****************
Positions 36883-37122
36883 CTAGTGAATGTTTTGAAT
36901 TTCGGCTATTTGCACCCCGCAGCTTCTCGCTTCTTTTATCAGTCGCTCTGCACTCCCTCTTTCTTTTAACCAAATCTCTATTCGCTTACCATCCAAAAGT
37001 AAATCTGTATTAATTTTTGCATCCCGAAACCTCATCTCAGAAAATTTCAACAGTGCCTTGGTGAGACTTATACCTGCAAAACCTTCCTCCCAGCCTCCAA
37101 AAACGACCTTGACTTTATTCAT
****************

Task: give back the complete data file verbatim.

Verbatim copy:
Positions 36883-37122
36883 CTAGTGAATGTTTTGAAT
36901 TTCGGCTATTTGCACCCCGCAGCTTCTCGCTTCTTTTATCAGTCGCTCTGCACTCCCTCTTTCTTTTAACCAAATCTCTATTCGCTTACCATCCAAAAGT
37001 AAATCTGTATTAATTTTTGCATCCCGAAACCTCATCTCAGAAAATTTCAACAGTGCCTTGGTGAGACTTATACCTGCAAAACCTTCCTCCCAGCCTCCAA
37101 AAACGACCTTGACTTTATTCAT